Lending Club Blog

The Top 7 Most Aggravating Bank Fees and How to Crush Them

Banks now get an average of 27% of their revenue from fees. That’s a lot of cash out of your pocket! In fact, a typical account fee of just $6 could buy you at least a 6-pack of crush. Mmm… orange goodness.

The good news is that even these 7 most aggravating fees can be Crushed.

What exactly is “Crushing a fee”? You see, Crush in a bottle is quite a sweet refreshing drink. This is exactly how you should first approach reversing any bank fee. But if sweet doesn’t work, you’ll need to knock some heads around, and thus the glass bottle comes in handy. This is just an analogy of course, but you get the point. Let’s move on to the 7 fees and how to “Crush” them…

7. The Teller Fee

Not as common as it used to be, some banks will still charge you to discuss certain transactions with a teller. It’s like a bad 900 number…

Solution: Don’t give your business to a bank that charges you to talk to a teller. There are plenty of options include credit unions that won’t ever charge you to talk to your banker.

6. The ATM Fee

ATM fees can get you on two ends if you use an ATM that is outside your bank’s network. The ATM itself can charge you anywhere from $2 to $5 just to make a withdrawal. On top of that most banks will charge you around $2.50 for making withdrawals from an out of network ATM.

Solution: Get cash from your bank’s ATM. Plan ahead when you need cash, or try a bank that gives you a few free out of network ATM withdrawals a month (credit unions are great for this). Also, consider choosing a bank that has a branch or many ATM’s near where you live and/or work.

5. The Account Balance Fee

Some accounts have minimum balances that need to be kept. If you fall below those balances, bam! Fee. The fee often outweighs any benefits you might receive from that type of account (minimal interest bearing, for example).

Solution: Get a minimal amount of cash in a free checking account. Stash the rest in a high-yield savings account that you can electronically transfer in and out quickly.

4. The Over Limit Fee

This applies to most bank credit cards or lines of credit. When you charge more on your credit card or line of credit than your available credit, you’re gonna get hit with this fee.

Solution: Call your bank and ask them to decline any charges over your account limit. Or even better, watch your balances and make sure you always stay below your limit.

3. The “Paper Anything” Fee

Want paper statements? Fee. Want paper copies of checks? Fee. Pretty much anything not delivered electronically these days will get you dinged with a fee.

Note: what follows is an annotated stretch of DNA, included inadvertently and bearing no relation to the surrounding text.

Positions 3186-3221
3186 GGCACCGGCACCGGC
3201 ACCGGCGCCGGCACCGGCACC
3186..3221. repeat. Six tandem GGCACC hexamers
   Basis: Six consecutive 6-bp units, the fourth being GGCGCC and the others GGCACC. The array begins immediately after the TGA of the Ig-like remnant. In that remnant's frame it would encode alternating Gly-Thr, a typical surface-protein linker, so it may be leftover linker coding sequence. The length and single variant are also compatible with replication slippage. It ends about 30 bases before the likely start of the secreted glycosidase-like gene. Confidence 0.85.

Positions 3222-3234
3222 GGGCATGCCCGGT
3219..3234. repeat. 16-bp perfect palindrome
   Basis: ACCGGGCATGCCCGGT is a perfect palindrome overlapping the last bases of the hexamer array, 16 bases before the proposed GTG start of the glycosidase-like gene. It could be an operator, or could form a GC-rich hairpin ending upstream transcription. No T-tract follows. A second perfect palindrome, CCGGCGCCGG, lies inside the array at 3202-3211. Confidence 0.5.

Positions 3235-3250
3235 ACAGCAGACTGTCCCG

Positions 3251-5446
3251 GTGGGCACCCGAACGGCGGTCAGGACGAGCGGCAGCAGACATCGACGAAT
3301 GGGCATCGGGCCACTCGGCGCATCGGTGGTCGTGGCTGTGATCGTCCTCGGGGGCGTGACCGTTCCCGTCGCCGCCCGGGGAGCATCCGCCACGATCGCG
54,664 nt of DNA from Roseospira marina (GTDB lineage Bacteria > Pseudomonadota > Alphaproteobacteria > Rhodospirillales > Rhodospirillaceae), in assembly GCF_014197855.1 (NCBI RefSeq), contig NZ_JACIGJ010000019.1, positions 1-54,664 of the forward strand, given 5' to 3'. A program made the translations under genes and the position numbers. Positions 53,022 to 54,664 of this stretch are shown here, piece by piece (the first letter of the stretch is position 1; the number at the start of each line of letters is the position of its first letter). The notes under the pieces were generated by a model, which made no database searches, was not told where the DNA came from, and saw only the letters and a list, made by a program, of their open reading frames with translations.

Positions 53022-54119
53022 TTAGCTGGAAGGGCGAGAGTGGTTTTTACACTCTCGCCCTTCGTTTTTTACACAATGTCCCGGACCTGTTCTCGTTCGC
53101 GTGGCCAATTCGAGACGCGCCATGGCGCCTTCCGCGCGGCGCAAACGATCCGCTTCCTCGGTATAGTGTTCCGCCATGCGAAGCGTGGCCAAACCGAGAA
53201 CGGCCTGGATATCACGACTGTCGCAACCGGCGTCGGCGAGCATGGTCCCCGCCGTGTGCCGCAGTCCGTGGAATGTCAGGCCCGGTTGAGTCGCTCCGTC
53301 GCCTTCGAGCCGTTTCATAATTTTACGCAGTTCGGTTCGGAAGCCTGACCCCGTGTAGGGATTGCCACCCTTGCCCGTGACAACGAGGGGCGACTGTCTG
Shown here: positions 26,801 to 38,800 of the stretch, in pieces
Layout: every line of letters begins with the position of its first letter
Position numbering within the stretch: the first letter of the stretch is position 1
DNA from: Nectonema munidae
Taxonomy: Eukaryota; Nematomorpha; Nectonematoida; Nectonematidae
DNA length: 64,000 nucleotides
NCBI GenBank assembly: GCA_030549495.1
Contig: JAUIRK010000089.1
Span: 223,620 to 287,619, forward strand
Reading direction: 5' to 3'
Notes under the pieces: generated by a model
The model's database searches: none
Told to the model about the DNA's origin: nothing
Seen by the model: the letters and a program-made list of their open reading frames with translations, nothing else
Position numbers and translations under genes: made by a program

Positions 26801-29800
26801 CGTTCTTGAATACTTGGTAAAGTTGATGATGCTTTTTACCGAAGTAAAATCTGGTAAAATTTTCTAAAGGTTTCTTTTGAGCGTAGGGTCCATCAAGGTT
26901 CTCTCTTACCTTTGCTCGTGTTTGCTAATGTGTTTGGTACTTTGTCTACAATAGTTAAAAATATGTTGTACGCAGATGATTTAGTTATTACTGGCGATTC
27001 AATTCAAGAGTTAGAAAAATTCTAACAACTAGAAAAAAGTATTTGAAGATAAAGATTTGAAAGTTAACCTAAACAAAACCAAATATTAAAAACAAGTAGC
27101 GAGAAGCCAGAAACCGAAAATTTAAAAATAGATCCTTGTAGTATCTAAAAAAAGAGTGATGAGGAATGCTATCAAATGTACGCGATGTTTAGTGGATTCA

Solution: Embrace technology, dude. If you really need a paper statement, you can always request one from your bank (for a fee of course). Otherwise, stick to e-delivery, avoid the fees and make Captain Planet proud.

2. The Dormant Account Fee

Not using that account much? That’s gonna cost you as well. When no activity is recorded for a certain amount of time (12 months is standard), many banks will charge you a fee for not doing anything. Yes, it’s crazy.

Solution: Close the account if you’re truly not using it much. Plus, the fewer accounts you have to keep track of, the simpler tracking your finances can be.

1. The Overdraft Fee

Easily the most common, and frustrating fee for consumers, the overdraft fee can be defeated. With many banks in the UK approaching $57 overdraft fees, learning how to avoid and combat overdraft fees is a must for any frugal American.


  1. Most banks will waive your first overdraft fee with them, but you have to give them a call or go into your branch to request this.
  2. If you get hit with multiple overdraft fees in excess of $100, you likely won’t get them all removed, but a call can usually get them cut in half. Ask the customer service rep to get approval from a manager right off the bat for this type of request.
  3. Setup a small no-fee savings account to act as an overdraft protection account. If you do overdraft, you’ll still get hit with a fee, but it will be in the $10 range vs. a typical $30-something overdraft fee.
  4. Avoid using your debit card, pay with cash or credit.

Do you have any fees that frustrate you? How did you Crush them?

Photo by darwinbell.

Tuesday, June 24th, 2008 at 1:10 pm

Comments (3)

  1. For the overdraft fees, I have $1000 in a linked savings account,
    and my bank doesn’t charge for overdraft protection. This came in
    handy a few months ago when an ACH payment I made went through
    twice accidentally, and totally depleted my checking account.

    June 25th, 2008 at 10:47 pm

  2. CarlB:

    Simple strategies: direct deposit Many banks will provide
    better terms like lower or zero balance requirements if you have a
    paycheck which is directly deposited. bill pay This is a
    big winner. Save on stamps. Save the forests. Set an autopayment of
    $20 or so to your credit card accounts and never face a late fee
    again. Credit Unions Compared to banks, credit unions are
    often friendlier, with all the amenities which banks have to offer.
    ATM access is problematic, but a little planning goes a long way
    and the Coop network now extends to 25000 ATMs in 7-11s, largely
    eliminating the ATM access problem.

    June 26th, 2008 at 5:58 pm

  3. awesome tips and I love that you ask for reader participation!

    June 27th, 2008 at 11:16 am


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